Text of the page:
The machinery was manufactured in India, China, and Italy, depending on the specific features of the equipment. Our multinational structure allows us to optimise both price and quality, as the same item of the same quality may have different prices in different parts of the world. So we have to be cost-effective without compromising on quality. The choice of manufacturing location also depends on the nature of the equipment. Manufacturing in India, for example, was beneficial as it reduced transportation costs, which have been notably high in recent years. While engineering may be carried out in Italy, we deployed the execution of manufacturing in our subsidiaries, taking into account the production factors that offer competitive and convenient solutions for our customers. This approach prioritises customer satisfaction as the main criterion. Technology and design originate from Italy, while fabrication is conducted in various locations.
Italian ceramics are very famous worldwide and in Nepal too. And Nepal also imports a good quality of ceramics from Italy. So to what extent will the plant you provided substitute the imports?
It will cover a large part of the demand. However, the market is segmented and diversified, driven by local tastes and preferences that are specific to different regions and places. While high-quality tiles from Italy may excel in terms of quality, they may not always align with the local aesthetics. This doesn't imply that Italian tiles are inferior, but rather that the aesthetic choices vary from area to area. One of the significant advantages of Prime Ceramics is their ability to cater to local tastes more directly and effectively. They can intervene in the distribution of tiles, which can be challenging to achieve from Italy due to logistical factors. I believe that both imported and local products will have a presence in the market. There is room for both.
SACMI also produces machinery for a range of industries including plastic, food and beverages and packaging. Have you supplied plants to these industries in Nepal?
Nepal is a country where we have entered the business scenario very recently. We have some interesting contacts in the rigid packaging sector. Additionally, we see potential in the food and chocolate sectors, although they are in the early stages of development. We eagerly look to bring it forward and make it happen like we achieved with Prime Ceramics. Our presence in Nepal is driven by our goal to grow alongside the company, the country, and the economy. Whenever there is a business opportunity, we strive to enter and become partners, just as we did with Prime Ceramics. We aim to contribute to the local economy, as we have done in many other countries before.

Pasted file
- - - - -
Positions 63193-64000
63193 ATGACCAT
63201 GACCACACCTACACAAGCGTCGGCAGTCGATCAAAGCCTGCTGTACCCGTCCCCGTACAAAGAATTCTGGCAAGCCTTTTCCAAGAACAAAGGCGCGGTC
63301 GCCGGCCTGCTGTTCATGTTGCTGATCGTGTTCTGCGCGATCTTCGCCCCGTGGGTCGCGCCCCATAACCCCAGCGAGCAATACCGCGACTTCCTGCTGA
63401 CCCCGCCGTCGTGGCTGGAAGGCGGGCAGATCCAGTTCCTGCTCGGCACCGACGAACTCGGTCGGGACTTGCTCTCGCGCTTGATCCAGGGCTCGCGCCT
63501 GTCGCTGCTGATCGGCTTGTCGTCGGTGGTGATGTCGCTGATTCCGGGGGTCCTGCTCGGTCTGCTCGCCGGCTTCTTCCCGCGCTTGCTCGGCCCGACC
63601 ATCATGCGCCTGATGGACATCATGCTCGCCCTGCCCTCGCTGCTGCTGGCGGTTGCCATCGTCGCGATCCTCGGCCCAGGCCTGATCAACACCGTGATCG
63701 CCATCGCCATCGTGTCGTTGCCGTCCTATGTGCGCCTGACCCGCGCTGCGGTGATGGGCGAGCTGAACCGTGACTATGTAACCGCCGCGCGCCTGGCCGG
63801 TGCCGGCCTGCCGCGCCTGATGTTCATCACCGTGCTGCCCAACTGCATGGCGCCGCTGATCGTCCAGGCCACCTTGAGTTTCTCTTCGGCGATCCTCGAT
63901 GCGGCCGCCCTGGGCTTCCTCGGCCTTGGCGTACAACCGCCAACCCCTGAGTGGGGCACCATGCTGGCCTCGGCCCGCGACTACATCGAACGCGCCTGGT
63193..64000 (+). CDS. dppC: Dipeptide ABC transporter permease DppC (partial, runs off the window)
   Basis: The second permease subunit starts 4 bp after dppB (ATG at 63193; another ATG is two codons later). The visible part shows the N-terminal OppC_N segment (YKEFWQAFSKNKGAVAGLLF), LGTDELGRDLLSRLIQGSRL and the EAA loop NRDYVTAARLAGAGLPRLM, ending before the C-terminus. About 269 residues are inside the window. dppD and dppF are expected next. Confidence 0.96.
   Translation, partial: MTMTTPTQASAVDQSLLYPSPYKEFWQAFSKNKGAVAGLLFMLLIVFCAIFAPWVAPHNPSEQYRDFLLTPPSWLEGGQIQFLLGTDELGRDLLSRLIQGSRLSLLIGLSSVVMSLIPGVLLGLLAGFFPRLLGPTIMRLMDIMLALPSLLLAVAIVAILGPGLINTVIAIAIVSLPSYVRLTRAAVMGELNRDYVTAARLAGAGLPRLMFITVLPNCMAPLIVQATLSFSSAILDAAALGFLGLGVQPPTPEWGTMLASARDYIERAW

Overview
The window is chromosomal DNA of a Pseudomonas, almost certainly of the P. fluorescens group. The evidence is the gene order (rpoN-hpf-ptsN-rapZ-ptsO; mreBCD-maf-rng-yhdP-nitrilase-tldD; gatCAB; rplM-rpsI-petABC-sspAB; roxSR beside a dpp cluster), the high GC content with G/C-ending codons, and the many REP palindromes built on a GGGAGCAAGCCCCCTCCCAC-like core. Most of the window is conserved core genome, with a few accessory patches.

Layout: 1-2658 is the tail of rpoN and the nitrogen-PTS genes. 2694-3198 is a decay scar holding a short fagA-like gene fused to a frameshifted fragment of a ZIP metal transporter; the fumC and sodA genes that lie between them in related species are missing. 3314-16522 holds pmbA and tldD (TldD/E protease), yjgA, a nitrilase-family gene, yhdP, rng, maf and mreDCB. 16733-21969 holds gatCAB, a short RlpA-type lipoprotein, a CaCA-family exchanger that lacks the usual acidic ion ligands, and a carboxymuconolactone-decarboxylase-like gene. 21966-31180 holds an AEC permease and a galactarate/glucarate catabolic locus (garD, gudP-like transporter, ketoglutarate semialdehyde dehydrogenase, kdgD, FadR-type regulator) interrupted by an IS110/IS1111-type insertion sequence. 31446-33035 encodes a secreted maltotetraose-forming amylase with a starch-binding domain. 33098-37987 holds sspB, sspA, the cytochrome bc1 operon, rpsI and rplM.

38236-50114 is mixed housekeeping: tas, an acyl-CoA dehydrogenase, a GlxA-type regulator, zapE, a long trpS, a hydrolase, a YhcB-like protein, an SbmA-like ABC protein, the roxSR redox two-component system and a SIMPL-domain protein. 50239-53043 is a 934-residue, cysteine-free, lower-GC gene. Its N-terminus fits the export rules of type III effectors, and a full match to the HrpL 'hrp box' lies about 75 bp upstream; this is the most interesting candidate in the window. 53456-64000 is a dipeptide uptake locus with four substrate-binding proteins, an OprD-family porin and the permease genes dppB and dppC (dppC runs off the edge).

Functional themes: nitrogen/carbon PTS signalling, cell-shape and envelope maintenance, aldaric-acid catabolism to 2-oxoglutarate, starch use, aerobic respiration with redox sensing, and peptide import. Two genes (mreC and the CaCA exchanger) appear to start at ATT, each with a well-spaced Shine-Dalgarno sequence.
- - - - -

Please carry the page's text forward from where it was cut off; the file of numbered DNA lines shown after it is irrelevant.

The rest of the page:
Is it possible for you to share estimations of the transaction that you are expecting from Nepal?
We can say that this market will witness significant growth over the next five to ten years. We expect our business to potentially increase two to three times more during the next decade. However, as this business is not consumable, our investment plans are also influenced by global economic trends. The past year was characterised by unpredictability, highlighting the need for careful consideration. We believe there is ample room for growth for, say, over 10 million euros turnover. Nonetheless, our goal is to expand our presence in the market fully capitalise on its immense potential.
What about the possibility of getting direct investment from SACMI and starting manufacturing plants here?
We always keep an eye on local manufacturing. However, it is essential for us to ensure that we have sufficient resources to efficiently serve the market while maintaining cost-effectiveness. When we identify a significant demand for our products and services, backed by a substantial number of plants and installations, we start working immediately. Nevertheless, we have local branches in neighbouring countries such as India, and we are planning to establish a branch in Bangladesh soon. These nearby branches can serve as hubs for providing services and support. When we observe multiple installations in a particular country, it is normal to also deploy local investment for manufacturing. However, reaching a critical mass is crucial in order to make such investments economically feasible.
Is there any difference in the taste of Nepali consumers in terms of design, colour or demand?
Our technology is designed to be adaptable to the ever-changing tastes of the market. We have supplied Prime Ceramics with a digital technology printer that enables them to dynamically respond to the preferences of the market in real time. This feature provides a competitive edge to Prime Ceramics Nepal. Local tastes vary from era to era and evolve over time. The ability to be adaptive and flexible is ingrained within our technology. This is why Prime Ceramics believed in our technology, as we not only satisfy current market demands but also have the flexibility to meet future demands.
You must have done a feasibility study before you started thinking about manufacturing here from your local partner. Any interesting findings?
There are several crucial factors that make the production in this region highly appealing for ceramic tile manufacturing. The cost of energy is favourable, skilled manpower is available in good numbers, and the raw materials are readily available. When these three key factors align, it creates a conducive environment for business opportunities in the ceramic tile industry. I am confident that we will witness numerous investment prospects in the future, and SACMI will be there to support and collaborate with investors to transform these opportunities into successful businesses, just as we have done with Prime Ceramics.
Anything else before concluding?
I am pleasantly surprised to see the industrial and economic dynamics of Nepal. The country has shown a very intense will to grow to become industrially sustainable also on the manufacturing side. This is a good premise to elevate Nepal’s position in this emerging economy of the region. We will hear a lot about Nepal over the next coming years, and SACMI will be standing alongside Nepal to support this growth.